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August 22, 2009

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Jamaican says he is on track for legend status

JAMAICAN Usain Bolt, who shattered the 200 meters world record to win gold at the world championships in Berlin on Thursday, said he was closing in on his biggest aim of becoming a sprinter the world would never forget.

"I keep telling you guys my aim is to become a legend. I don't think about records. I don't put myself under pressure. I know what to do and I go and execute," the 22-year-old told reporters.

"I did well for myself and I am on my way to becoming a legend so I am just happy."

Bolt claimed three gold medals at the Beijing Olympics last year and two at the world championships in Berlin, smashing the world records on his way to every title.

In the same stadium where American Jesse Owens won four gold medals, including three in the sprints, at the 1936 Berlin Olympics, Bolt knocked off 11 hundredths of a second in each of his two gold medal races, the 100 and 200 meters.

He ran a jaw-dropping 9.58 seconds in the 100 before pulverizing his 200 mark with a new world record of 19.19.

"I keep saying anything is possible. You work hard, you train hard. I still train very hard and running fast races doesn't change that," said the Jamaican, who is expected to take Shanghai by storm at the Golden Grand Prix next month.

Bolt said he was not interested in convincing those who did not believe the records were a result of his hard work, saying that questions about doping were an inevitable part of athletics.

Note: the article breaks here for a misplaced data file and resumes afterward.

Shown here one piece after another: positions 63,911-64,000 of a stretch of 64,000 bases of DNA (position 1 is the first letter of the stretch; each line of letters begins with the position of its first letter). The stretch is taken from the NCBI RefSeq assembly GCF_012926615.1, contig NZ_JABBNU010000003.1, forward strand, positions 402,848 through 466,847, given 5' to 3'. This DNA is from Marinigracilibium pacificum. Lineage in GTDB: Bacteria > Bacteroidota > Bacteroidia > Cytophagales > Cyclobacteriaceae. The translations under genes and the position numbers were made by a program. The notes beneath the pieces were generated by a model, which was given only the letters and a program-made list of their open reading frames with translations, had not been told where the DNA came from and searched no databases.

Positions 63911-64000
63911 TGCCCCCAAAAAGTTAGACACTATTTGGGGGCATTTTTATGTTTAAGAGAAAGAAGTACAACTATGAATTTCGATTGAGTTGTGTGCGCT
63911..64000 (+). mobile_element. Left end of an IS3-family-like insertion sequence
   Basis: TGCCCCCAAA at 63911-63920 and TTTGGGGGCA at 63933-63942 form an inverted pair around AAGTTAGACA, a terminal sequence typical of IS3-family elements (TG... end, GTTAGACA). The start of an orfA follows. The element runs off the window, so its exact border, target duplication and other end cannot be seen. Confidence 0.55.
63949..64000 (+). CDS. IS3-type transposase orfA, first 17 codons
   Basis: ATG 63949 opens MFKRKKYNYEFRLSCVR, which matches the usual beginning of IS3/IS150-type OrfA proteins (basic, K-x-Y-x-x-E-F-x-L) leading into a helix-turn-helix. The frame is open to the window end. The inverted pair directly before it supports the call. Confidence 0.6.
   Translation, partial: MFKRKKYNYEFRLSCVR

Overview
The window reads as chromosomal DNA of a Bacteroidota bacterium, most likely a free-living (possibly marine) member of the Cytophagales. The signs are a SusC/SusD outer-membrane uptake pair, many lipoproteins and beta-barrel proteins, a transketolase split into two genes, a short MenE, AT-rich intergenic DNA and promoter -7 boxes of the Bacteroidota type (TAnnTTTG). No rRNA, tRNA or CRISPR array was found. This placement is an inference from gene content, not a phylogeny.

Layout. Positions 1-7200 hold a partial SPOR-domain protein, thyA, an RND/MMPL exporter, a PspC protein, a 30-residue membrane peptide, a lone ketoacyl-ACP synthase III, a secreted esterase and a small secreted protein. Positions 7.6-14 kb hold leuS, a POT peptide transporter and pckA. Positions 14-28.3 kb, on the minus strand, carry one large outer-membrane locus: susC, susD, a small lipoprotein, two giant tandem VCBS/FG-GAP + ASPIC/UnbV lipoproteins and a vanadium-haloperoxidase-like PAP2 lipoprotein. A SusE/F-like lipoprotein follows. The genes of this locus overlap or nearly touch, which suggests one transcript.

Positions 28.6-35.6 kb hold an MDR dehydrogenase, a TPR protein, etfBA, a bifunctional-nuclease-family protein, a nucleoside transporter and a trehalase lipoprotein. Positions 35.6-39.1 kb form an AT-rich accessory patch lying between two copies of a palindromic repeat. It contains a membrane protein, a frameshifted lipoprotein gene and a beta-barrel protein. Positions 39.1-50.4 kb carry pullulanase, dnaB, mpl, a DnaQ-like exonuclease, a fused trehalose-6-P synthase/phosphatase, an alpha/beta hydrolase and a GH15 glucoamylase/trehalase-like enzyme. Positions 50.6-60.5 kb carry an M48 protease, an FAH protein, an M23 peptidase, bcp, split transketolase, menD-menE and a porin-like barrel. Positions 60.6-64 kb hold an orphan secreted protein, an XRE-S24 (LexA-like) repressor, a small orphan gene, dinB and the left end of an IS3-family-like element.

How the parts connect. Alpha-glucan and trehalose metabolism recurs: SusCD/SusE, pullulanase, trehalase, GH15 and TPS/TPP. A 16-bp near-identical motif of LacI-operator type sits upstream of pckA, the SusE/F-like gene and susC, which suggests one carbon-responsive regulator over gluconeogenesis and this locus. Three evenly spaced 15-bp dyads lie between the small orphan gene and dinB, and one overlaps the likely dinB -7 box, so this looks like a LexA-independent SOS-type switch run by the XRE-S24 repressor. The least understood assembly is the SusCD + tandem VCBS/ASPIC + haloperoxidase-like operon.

"I am not worried. I don't get offended," he said. "I know it is going to be always like this in the sport."

Asked whether a knighthood from Queen Elizabeth would be something he would like, Bolt said: "I just say that would be a great thing. Seriously that would be wonderful. I would get the title 'Sir Usain Bolt'.

"That sounds very nice."

A year ago American track great Michael Johnson predicted Bolt would probably break his then 12-year-old 200 meters world record, but not yet. An hour later he was eating his words as his 19.32 was taken by the Jamaican's 19.30.

Johnson, this time working as an analyst for the BBC, said on Thursday he thought Bolt was too tired to take it down further, only to watch stupefied as he took 11 hundredths off to complete a clean sweep of world and Olympic sprint titles, all secured with world record runs.

"Unbelievable -- a ridiculous race," Johnson said. "The bend is unbelievable. No one has ever run a bend like this and probably never will. He ran hard and tried as hard as possible. He was up on (Wallace) Spearmon 15 meters into the race.

"This is the most incredible bend ever. He doesn't run with technique -- he's rocking all over the place -- and then he's already got a big smile on his face at the end."

And Bolt has done all that while looking as if he is preparing for a jog on the beach with his friends.

"He has a feel for the moment," said Spearmon, whose 19.85 seconds for third would have won all but two of the previous 11 world championship finals.

"If you watch him before the race he is loving every bit of everyone screaming his name. He takes it all in, he feeds off the crowd and it shows on the track.

"He's a great competitor. He's fast and he's what the world of track and field needs right now."


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